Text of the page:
Politics as Zombie Warfare: Against Steve Fuller's Transhumanism

Justin Novak -- from 'Disfigurines' series

Steve Fuller has a wildly provocative article over at IEET entitled “We May Look Crazy to Them, But They Look Like Zombies to Us: Transhumanism as a Political Challenge”

As the title suggests, the article seeks to portray the political challenge of transhumanism as an existential conflict between transhumanists (who are committed to indefinite life extension) and a bioconservative hoi polloi who believe:

  1. that they will live no more than 100 years and quite possibly much less.
  2. that this limited longevity is not only natural but also desirable, both for themselves and everyone else.
  3. that the bigger the change, the more likely the resulting harms will outweigh the benefits.

Fuller’s argument goes as follows:

i) Biocons are comprehensively wrong. 1, 2 and 3 are false (Transhumanist assumption)

ii) The Biocons are thus programmed for destruction – not only their own but ours.

iii) The Biocons are thus relevantly similar to zombies.

Or to employ Fuller’s overlit prose:

These are people who live in the space of their largely self-imposed limitations, which function as a self-fulfilling prophecy. They are programmed for destruction – not genetically but intellectually. Someone of a more dramatic turn of mind would say that they are suicide bombers trying to manufacture a climate of terror in humanity’s existential horizons. They roam the Earth as death-waiting-to-happen.

 This much is clear: If you’re a transhumanist, ordinary people are zombies.

It follows that, for transhumanists,the  zombie apocalypse is an ongoing political reality and a substantial proportion of those reading this are its benighted vectors. Fuller derives only three political options from extant zombie survival guides:

a) You kill [the zombies] once and for all

b) You avoid them.

c) You enable them to be fully alive.

All three have their costs, but a) is, in many ways, the most attractive. After all, b) may be just too resource intensive, while c) is similarly problematic. As Fuller concludes:

Here there is a serious public relations problem, one not so different from development aid workers trying to persuade ‘underdeveloped’ peoples that their lives would be appreciably improved by allowing their societies to be radically re-structured so as to double their life expectancy from 40 to 80. While such societies are by no means perfect and may require significant change to deliver what they promise their members, nevertheless the doubling of life expectancy would mean a radical shift in the rhythm of their individual and collective life cycles – which could prove quite threatening to their sense of identity.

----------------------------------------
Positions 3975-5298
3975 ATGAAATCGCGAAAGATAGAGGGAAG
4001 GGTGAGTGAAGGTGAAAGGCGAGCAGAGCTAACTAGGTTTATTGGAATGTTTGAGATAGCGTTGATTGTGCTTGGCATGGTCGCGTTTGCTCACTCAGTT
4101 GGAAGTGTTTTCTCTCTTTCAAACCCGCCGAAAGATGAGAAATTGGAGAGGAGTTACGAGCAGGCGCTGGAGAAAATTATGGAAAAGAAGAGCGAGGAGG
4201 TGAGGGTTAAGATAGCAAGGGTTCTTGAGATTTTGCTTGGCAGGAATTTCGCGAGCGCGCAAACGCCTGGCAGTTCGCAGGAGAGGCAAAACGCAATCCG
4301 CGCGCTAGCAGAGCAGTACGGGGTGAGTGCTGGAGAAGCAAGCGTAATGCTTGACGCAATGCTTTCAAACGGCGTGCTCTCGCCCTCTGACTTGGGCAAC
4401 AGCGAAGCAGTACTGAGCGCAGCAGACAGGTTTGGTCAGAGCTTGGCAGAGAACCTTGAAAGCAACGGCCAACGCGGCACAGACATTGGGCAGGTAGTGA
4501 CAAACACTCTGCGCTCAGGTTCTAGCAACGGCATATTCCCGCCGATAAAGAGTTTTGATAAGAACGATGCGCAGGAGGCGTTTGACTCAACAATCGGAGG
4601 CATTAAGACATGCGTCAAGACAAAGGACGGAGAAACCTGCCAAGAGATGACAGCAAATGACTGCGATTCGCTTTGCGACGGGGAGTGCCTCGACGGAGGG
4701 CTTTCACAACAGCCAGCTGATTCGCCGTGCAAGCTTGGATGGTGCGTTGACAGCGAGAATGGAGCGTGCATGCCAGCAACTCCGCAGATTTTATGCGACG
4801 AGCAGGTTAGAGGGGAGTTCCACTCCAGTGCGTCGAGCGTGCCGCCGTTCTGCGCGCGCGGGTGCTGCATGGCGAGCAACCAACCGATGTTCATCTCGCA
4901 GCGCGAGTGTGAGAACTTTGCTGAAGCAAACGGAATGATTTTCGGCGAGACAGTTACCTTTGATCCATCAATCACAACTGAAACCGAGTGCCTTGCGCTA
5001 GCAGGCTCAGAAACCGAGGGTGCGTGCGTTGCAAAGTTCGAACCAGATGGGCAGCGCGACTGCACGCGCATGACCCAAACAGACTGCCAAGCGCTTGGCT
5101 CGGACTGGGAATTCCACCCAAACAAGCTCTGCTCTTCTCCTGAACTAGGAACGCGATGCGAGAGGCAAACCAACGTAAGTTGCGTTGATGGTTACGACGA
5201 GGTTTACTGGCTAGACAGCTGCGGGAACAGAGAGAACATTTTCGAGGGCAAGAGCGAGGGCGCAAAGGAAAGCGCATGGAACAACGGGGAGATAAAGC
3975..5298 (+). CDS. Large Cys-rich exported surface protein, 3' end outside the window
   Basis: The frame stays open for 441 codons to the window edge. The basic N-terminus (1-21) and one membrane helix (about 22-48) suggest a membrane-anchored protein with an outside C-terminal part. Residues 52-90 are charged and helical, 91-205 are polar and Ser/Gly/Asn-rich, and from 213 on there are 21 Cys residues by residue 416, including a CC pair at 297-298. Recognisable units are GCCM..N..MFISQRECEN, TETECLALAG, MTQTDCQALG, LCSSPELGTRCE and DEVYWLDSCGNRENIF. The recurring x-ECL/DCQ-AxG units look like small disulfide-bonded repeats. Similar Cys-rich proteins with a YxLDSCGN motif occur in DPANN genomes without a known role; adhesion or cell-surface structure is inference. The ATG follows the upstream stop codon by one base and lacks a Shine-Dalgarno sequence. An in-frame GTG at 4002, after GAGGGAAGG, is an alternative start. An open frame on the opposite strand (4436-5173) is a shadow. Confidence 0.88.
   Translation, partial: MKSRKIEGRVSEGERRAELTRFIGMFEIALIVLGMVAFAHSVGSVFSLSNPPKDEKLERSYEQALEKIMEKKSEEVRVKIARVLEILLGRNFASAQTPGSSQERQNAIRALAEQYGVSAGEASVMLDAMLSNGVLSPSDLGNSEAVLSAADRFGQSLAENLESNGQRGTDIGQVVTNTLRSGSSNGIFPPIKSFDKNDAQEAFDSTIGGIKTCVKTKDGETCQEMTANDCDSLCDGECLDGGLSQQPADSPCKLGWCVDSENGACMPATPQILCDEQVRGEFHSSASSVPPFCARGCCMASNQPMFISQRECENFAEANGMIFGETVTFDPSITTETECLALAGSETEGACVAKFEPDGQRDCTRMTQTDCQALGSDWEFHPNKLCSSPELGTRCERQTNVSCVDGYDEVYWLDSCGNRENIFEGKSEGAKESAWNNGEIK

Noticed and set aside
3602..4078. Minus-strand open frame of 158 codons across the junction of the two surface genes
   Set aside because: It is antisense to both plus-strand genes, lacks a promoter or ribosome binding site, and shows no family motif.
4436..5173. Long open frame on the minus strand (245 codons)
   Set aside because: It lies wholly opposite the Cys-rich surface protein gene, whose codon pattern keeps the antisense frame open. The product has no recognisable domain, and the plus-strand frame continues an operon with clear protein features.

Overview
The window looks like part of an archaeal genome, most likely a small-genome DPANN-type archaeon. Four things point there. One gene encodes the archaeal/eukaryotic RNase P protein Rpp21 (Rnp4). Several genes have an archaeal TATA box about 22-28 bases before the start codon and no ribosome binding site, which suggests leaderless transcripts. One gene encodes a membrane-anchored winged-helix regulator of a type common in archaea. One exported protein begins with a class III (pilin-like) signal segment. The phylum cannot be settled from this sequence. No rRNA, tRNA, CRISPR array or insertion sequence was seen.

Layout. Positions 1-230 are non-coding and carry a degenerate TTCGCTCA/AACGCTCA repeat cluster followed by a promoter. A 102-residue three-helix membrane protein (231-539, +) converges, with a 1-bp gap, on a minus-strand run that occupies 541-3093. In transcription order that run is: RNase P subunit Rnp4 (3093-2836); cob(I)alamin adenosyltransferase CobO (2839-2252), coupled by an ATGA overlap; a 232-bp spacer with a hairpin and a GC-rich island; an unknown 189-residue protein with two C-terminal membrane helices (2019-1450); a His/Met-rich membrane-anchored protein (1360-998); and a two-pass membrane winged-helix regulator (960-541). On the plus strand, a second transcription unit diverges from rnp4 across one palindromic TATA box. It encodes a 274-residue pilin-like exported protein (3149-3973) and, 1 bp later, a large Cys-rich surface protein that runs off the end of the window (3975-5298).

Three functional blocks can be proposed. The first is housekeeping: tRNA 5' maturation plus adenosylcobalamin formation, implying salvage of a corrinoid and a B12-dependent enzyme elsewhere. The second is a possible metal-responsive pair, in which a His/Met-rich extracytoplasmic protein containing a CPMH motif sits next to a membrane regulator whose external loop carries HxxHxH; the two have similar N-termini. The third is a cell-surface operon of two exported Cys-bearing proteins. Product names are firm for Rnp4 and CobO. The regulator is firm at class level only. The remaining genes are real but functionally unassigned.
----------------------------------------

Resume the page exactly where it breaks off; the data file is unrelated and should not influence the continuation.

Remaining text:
Of course, the existential costs suggested here may be overstated, especially in a world where even poor people have decent access to more global trends. Nevertheless the chequered history of development aid since the formal end of Imperialism suggests that there is little political will – at least on the part of Western nations — to invest the human and financial capital needed to persuade people in developing countries that greater longevity is in their own long-term interest, and not simply a pretext to have them work longer for someone else.

I think there’s scope for a transhumanist critique of the Zombie Argument and a posthumanist critique. I’ll say more about the former than the latter in what follows since Fuller’s piece is largely directed at a transhumanist constituency rather than a posthumanist one.

Suppose we understand transhumanism (H+) as a kind of humanism with added gizmos (or control knobs). Then (as I’ve argued in Posthuman Life) H+ is minimally committed to traditional humanist values: in particular, the cultivation of autonomy and rationality. We may construe autonomy as a matter of degree. A person is more autonomous, the more their range of worthwhile choices increases.

A commitment to autonomy seems like a good way to support H+ since increasing our powers to modify nature and ourselves will plausibly increase the ambit of our worthwhile choices. It will make us more autonomous. (We may even add a rider that the cultivation of any power implies a commitment on the part of rational beings to its open-ended extension)

Now I take it that a commitment to rationality includes a commitment to some form of public reason and accountability. I’m not excluding the possibility of emancipatory political violence here,  but the rationale for violence must be genuinely emancipatory and framed in terms that could enlist the support of reasonable interlocutors in the game of “giving and asking for reasons”. A commitment to public reason implies a commitment to the politics of recognition: treating others as rational subjects capable of being swayed by the better argument while being reciprocally committed to abandoning one’s claims in the light of persuasive counter arguments. To use Rawlsian terminology, transhumanism has a political as well as a comprehensive component. The political component provides a side constraint on the way in which its comprehensive aims (life extension, intelligence augmentation, etc.) can be promulgated.

I don’t think Fuller’s zombie argument can pass through this political filter. Not only does it assume that other interlocutors are comprehensively wrong, it portrays them as essentially wrong. Non-transhumanists are not fellow people whose reason one can appeal to, but zombies, a plague on the Earth.